It is believed that frustration at this, as well as at successive delays in amrs deliveries, is what led the Vietnamese Ministry of Public Security to purchase sub machine guns and sniper rifles from Pakistan in 2007, in a veiled but nevertheless significant expression of its displeasure. The Indians for their part, are somewhat disappointed that the possibility of the Indian Navy gaining permanent berthing rights at the Vietnamese deep sea port of Cam Ranh Bay now seem to be increasingly remote. While the Vietnamese aired this possibility at the turn of the century, Vietnamese Foreign Minister Nguyen Dy Nien declared in 2004 when questioned on the matter that Cam Ranh was “no longer a military port”. Most analysts now concur in viewing Cam Ranh Bay as Vietnam’s strategic trump card, that it occasionally brandishes to balance China, but that it will most probably refuse to give up to a foreign power, unless it is compelled to in extreme circumstances.


Things are also far from perfect on the economic front. Indeed, while bilateral trade has grown substantially over the past decade, it is also increasingly unbalanced in nature, with Vietnam suffering from a crippling one billion dollar trade deficit with India. As a net benificiary of this imbalance, India has politely brushed aside the Vietnamese proposal to establish an FTA and has refused to grant tax reductions and exemptions to Vietnamese products.


An Uncertain Future:


While it is clear that ties in-between India and Vietnam have strengthened over the past few years, particularly in the field of defence, it is equally apparent that for it to endure it needs to be put on a more equal footing.

India should consider lowering its trade tarriffs and opening its markets to some Vietnamese products, and should encourage more Indian companies to invest in Vietnam. Indian policy makers that hesitate to provide Vietnamese ships with BrahMos cruise missiles should maybe wonder whether China was beset by the same moral qualms when it supplied Pakistan with its first state-of-the-art F-22P frigate this summer.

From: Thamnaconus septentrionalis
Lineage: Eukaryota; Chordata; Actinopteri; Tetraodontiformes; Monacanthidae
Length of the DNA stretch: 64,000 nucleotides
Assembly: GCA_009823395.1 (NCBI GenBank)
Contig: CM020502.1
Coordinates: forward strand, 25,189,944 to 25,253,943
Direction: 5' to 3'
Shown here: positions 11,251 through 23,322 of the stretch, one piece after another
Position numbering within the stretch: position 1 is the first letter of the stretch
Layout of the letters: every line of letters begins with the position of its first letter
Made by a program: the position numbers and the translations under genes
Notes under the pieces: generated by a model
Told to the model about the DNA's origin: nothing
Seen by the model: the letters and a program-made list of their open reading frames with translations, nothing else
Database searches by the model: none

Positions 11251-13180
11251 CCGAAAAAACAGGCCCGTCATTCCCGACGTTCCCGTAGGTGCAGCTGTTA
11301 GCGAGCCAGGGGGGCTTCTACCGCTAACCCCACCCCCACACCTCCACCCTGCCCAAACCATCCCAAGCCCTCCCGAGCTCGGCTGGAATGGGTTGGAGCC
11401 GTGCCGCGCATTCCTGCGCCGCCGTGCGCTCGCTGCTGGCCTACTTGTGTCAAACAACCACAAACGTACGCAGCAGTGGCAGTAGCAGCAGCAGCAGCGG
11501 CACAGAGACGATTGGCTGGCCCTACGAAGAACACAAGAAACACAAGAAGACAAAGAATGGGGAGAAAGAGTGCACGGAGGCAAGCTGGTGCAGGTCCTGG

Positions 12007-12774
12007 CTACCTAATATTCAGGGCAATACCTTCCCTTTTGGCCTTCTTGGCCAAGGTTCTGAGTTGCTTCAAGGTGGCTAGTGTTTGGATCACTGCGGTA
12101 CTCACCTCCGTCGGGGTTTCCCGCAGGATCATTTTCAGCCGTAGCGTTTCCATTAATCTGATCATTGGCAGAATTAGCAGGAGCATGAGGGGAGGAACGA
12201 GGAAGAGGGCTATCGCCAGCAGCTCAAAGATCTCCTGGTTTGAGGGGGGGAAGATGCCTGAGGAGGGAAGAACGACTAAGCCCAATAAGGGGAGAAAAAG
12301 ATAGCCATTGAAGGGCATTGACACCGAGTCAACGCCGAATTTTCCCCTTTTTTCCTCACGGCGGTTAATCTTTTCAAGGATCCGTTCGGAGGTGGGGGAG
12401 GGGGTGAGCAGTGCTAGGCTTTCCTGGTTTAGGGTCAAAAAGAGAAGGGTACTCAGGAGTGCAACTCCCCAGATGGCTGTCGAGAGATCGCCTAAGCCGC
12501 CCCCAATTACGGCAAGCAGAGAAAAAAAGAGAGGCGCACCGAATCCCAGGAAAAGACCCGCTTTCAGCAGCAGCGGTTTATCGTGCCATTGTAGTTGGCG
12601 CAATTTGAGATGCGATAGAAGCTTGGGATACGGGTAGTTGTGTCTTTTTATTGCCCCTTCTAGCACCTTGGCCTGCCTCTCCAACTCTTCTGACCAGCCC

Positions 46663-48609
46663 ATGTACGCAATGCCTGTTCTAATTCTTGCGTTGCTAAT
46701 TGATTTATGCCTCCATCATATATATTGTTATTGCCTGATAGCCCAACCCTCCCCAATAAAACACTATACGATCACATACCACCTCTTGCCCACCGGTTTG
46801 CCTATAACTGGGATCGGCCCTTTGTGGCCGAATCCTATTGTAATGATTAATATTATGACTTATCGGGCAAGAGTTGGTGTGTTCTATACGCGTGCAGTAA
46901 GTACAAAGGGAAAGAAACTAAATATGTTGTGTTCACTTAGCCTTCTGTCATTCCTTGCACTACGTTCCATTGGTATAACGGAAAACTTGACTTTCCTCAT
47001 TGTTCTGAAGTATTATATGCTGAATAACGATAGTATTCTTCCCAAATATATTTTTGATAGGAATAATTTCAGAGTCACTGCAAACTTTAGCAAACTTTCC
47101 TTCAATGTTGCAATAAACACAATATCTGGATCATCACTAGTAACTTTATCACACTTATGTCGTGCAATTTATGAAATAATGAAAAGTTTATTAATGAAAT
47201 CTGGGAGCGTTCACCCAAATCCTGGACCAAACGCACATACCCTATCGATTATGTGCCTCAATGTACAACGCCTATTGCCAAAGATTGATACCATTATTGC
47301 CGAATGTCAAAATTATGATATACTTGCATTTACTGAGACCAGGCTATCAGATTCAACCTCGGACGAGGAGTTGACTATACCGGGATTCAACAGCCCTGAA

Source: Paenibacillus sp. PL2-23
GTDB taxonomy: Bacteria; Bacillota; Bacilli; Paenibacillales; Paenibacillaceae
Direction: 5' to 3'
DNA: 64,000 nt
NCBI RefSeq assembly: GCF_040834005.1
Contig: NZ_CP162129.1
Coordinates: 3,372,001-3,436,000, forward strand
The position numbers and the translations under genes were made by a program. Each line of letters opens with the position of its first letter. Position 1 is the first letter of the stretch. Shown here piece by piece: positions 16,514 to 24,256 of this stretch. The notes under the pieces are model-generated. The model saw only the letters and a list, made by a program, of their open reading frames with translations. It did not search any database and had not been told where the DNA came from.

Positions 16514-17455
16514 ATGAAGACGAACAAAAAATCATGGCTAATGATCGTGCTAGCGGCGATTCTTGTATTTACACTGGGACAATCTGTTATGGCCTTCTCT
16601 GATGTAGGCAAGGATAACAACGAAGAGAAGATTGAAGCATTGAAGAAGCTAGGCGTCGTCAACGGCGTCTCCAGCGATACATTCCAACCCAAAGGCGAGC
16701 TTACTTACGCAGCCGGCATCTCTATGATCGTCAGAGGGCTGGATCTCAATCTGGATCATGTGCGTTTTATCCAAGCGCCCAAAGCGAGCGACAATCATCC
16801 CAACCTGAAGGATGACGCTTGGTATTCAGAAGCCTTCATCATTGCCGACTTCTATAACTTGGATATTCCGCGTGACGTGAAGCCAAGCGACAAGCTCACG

Last but not least, the future of the Indo-Vietnamese partnership will increasingly depend on both states’ attitude towards China. India’s Congress government, which has generally shown a slightly more conciliatory attitude towards Beijing than its BJP predecessor; is currently facing renewed tensions along its 4,057 km with China. It may not wish, therefore, to durably aggravate its transhimalyan neighbour by strengthening the military facet of its ties with Vietnam.

Vietnam’s leadership, for its part, is currently riven by factional in-fighting as a prelude to the 11th National Congress in 2011. The recent crackdown on nationalist Vietnamese bloggers and journalists seems to indicate that the China-aligned fringe of the Party, which controls domestic intelligence gathering via the military intelligence unit General Department II, is gradually gaining ascendancy in the struggle in-between conservatives and liberals. If the pro-China conservatives win this subterranean battle for power and influence, it will undoubtedly have a highly negative impact on the Indo-Vietnamese partnership.

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Re: India and ASEAN

Postby arun » 07 Oct 2009 08:10


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Re: India and ASEAN

Postby csharma » 26 Oct 2009 08:24

Article from Thailand of China Asean ties

http://www.mysinchew.com/node/30514

New strategies

Of late, Asean-China relations are not what they seem. Deep down, there are signs of wariness and complacency. While both sides still value their hard-won friendship and economic-focused transactions, factors that keep their ties vibrant are completely missing these days. Worse still has been the new tendency for using aggressive rebuttals, emphasising sovereignty and nationalism, among claimants over the South China Sea disputes. They have forgotten they used to pledge self-restraint.


Furthermore, the Chinese policymakers have to consider other major powers, especially the US, new Japan, India, Australia, and their readiness to engage Asean on the same level playing field that China has enjoyed—but without pebbles in their shoes.

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Re: India and ASEAN

Postby Stan_Savljevic » 27 Oct 2009 18:32


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Re: India and ASEAN

Postby csharma » 02 Nov 2009 06:09

Rajiv Sikri's interview on the Look East Policy. It is a long interview and a good, serious interview.


http://www.ipcs.org/pdf_file/issue/SR85 ... Sikri1.pdf

Have the objectives of the LEP been achieved?

Since the early nineties, there has been steadily
increasing cooperation on all fronts and India has begun
to figure in the strategic thinking of Southeast Asia.
When India became a nuclear power in 1998, major
powers like United States, Japan and many other
countries sat up and took note of this important
development. ASEAN wanted closer ties with India to
balance the influence of China. Singapore played a
particularly important role in creating awareness of
India’s strategic importance. You would have noticed
that there is a domestic political and public consensus
on India’s LEP. No party has ever questioned the
desirability of closer engagement with Southeast Asia.
More could have certainly been done to build relations
with the Southeast Asian countries, but the overall
balance sheet during this period is satisfactory.

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Re: India and ASEAN

Postby Omar » 02 Jan 2010 20:56

Chinese DDM or poor English? Since when did India and Indonesia have a border disupte????